for Purpose of Adjusting
Naco. Sonora. Mexico, Oct. 2. The
battle of Naco began at noon today.
Governor Maytorena launched his main
force against General Hill's Carranaa
army of l.SOti men.
Washington, Oct. 2. A council of
generals representing all elements in
Mexico will convene at Aguas Calientes
Oct. 10 for the purpose of settling dif
ferences. Official reports received to
d?y also told of the opening of a con
vention in Mexico City, but there was
no indication of the outcome.
CHICAGOAN HEADS BOARD
Legislative Body of Railroad Brother
Springfield. 111., Oct. 2. The legisla
tive board of the Urotherliood of Kail
road Firemen and Kngincmon elected
officers as follows here:
Chairman Dennis McCarthy, Chi
Frank J. Purtill, Du
George A. Wal
den. Oak Park.
.Members Kxecutive Board H. M
KHieinmer. Illue Inland: W. .1. Merri
han. Chicago; C. H. Newcomer. I'l
bana: Donald I'linrieen. Decatur; T. J
Johnson. F.ast St. Louis.
0SC0 MAN IS INJURED
BY THE ELEVATOR BELT
iSj.ii iiil t.. The Arns.)
Osco, Oct. 2. While at work in the
Osco elevator William Joy caught his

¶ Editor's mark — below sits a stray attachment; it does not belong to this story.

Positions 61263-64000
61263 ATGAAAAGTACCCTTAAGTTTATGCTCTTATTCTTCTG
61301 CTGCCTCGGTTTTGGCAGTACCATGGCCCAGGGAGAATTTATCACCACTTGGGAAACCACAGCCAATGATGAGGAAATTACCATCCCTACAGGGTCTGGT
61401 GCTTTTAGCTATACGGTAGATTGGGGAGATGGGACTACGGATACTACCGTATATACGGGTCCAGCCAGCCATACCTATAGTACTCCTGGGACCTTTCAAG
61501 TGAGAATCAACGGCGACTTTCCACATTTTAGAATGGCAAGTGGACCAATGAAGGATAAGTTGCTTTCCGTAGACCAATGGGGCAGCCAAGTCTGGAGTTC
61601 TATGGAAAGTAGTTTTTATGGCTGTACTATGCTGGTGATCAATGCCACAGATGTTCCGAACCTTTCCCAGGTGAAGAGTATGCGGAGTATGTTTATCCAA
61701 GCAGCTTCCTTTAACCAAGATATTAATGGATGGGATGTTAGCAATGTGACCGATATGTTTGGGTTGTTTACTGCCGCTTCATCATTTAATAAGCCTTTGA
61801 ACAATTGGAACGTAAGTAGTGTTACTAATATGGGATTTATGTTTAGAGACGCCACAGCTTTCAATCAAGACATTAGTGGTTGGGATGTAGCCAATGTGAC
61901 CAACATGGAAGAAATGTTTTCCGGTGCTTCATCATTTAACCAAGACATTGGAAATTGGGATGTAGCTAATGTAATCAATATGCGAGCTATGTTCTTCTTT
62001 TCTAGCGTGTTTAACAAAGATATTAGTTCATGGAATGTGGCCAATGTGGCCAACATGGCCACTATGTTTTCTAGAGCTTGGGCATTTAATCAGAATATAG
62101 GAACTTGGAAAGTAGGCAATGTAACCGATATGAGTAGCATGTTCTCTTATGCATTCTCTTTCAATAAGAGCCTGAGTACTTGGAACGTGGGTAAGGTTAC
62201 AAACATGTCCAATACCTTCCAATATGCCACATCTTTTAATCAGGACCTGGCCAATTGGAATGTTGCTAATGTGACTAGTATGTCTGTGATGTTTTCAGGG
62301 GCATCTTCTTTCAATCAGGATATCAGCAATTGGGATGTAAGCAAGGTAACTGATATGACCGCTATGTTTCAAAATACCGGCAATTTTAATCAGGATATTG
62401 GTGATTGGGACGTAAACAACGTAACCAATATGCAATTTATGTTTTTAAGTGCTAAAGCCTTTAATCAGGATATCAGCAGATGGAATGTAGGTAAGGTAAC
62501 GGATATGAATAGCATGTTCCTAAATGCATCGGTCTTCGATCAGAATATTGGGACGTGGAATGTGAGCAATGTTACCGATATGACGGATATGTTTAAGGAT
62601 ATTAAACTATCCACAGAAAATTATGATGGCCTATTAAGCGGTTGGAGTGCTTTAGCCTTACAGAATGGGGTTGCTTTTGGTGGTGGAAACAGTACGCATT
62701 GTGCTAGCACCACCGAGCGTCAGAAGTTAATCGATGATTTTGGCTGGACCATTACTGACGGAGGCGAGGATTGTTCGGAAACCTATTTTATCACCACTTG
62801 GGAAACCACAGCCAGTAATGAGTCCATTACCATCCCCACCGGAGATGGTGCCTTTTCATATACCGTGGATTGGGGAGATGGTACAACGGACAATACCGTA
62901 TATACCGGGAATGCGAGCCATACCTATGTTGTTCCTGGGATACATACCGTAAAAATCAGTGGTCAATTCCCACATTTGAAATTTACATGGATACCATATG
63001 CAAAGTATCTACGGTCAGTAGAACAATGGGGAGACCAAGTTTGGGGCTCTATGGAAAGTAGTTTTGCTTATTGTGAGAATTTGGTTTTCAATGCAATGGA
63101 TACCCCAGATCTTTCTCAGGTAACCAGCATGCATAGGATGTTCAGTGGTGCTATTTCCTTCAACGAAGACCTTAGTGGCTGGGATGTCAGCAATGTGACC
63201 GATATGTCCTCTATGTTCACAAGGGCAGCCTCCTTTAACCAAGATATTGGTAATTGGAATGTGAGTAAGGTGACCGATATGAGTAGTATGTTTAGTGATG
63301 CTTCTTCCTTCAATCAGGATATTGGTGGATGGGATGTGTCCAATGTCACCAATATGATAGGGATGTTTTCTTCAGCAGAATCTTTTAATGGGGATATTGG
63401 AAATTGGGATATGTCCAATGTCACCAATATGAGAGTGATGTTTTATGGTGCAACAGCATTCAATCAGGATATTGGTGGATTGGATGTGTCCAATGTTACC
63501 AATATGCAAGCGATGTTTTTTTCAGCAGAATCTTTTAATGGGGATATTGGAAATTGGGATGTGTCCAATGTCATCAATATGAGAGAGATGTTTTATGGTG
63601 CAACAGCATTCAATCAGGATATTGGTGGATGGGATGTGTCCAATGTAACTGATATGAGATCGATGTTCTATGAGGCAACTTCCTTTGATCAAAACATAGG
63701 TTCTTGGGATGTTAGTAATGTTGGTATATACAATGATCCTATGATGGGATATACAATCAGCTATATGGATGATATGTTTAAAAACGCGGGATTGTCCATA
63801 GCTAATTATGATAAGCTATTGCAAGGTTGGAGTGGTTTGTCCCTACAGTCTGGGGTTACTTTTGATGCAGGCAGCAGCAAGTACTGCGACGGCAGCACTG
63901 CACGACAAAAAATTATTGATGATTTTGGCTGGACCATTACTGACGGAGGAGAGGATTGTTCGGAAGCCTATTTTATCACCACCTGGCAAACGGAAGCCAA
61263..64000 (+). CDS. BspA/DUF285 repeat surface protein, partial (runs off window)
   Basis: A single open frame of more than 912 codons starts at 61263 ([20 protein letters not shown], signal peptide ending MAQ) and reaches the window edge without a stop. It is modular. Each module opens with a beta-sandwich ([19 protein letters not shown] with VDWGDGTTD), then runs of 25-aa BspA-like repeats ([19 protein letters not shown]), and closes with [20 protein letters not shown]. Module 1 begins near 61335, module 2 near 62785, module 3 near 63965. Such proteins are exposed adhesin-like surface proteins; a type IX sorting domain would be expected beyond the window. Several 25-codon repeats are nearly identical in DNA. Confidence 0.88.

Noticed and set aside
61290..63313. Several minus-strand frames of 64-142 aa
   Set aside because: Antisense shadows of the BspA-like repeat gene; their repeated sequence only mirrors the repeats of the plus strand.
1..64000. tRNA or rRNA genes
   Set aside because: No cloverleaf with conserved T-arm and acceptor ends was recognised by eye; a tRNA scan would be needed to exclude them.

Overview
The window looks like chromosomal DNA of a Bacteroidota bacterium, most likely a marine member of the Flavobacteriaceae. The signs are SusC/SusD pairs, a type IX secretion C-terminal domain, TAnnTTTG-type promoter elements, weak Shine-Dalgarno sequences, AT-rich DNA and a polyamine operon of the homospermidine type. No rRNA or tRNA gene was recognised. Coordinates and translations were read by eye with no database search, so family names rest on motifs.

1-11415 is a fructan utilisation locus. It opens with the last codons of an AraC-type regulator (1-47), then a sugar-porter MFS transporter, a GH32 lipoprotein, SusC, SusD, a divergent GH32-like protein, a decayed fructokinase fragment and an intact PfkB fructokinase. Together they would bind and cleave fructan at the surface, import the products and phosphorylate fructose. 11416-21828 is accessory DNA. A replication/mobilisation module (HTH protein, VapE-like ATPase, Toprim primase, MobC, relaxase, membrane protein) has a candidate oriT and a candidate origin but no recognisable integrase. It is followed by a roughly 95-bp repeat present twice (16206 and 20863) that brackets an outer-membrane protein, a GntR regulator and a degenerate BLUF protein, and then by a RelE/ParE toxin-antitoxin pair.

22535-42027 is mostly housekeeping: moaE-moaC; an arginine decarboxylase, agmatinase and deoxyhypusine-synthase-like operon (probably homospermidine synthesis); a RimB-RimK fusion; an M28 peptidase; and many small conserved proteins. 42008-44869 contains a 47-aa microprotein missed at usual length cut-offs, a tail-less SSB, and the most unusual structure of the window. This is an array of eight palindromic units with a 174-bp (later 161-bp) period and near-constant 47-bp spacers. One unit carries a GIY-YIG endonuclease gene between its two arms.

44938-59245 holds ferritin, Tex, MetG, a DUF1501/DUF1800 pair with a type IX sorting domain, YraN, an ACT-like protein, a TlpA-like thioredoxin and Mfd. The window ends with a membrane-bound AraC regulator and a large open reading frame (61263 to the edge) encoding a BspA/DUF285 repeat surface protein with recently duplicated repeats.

arm in the large belt that operates the
levator and he was whirled around
the wheel. His arm was badly bruised
and lacerated but no bones were
PETRAS IS FREED
AT SECOND TRIAL
Geneva. III., Oct. 2. Anthony Petras
was found not guilty today In his sec
ond trial for the muni-r of Theresa
Hollander. hi former sw eelbeart.
whose body was found in an Aurora
liliietiry the nit'ht 't h't-b. 10 lat-t.
Score of Transports With
Equipped Troops From
-The Daily Mail's
corree pond ent . at - Maje il kw-iH -b "8T8-
patch dated last Saturday, but delayed,
says Indian troops landed there from
a score of transports. This great ex
peditionary force from the orient is
thoroughly trained, the correspondent
asserts, and is equipped with first class
war machinery brought, from India.
The papers here make a feature of